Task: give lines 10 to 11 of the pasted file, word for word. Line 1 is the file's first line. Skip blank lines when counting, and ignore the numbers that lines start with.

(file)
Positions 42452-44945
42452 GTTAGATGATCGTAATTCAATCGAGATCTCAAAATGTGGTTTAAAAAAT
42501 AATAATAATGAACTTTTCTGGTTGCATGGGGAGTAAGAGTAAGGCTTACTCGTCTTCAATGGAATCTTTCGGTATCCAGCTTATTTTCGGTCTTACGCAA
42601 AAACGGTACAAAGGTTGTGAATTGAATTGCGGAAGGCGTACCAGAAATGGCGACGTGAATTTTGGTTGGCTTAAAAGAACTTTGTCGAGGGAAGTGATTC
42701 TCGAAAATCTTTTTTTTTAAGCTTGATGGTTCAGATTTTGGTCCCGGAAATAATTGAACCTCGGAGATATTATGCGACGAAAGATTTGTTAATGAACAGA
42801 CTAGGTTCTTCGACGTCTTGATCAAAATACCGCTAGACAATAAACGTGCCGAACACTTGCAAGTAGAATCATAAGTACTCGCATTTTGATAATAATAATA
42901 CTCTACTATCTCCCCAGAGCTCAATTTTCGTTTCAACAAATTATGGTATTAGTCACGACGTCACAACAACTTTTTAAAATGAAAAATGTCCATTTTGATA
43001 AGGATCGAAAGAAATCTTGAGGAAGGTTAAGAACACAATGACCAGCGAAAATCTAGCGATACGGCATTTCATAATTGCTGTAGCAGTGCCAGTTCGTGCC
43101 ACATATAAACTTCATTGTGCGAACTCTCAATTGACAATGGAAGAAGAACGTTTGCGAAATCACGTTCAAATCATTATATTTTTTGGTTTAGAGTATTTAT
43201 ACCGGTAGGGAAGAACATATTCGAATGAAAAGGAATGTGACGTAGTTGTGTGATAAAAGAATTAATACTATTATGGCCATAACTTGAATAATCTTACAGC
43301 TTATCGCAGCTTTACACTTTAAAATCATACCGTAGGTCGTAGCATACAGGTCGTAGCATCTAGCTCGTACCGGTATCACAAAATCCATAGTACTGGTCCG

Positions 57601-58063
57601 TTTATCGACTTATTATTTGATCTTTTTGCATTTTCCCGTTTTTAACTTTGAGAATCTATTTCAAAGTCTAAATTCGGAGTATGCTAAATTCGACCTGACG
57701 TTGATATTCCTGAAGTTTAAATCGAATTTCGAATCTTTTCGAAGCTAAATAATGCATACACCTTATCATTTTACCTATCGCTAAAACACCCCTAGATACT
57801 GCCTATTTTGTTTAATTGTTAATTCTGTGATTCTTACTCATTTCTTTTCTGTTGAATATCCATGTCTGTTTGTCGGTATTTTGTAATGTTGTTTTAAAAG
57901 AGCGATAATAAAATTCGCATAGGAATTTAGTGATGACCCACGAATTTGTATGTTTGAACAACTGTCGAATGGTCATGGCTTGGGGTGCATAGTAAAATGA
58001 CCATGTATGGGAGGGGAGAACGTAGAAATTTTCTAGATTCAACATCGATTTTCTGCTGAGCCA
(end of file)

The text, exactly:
43201 ACCGGTAGGGAAGAACATATTCGAATGAAAAGGAATGTGACGTAGTTGTGTGATAAAAGAATTAATACTATTATGGCCATAACTTGAATAATCTTACAGC
43301 TTATCGCAGCTTTACACTTTAAAATCATACCGTAGGTCGTAGCATACAGGTCGTAGCATCTAGCTCGTACCGGTATCACAAAATCCATAGTACTGGTCCG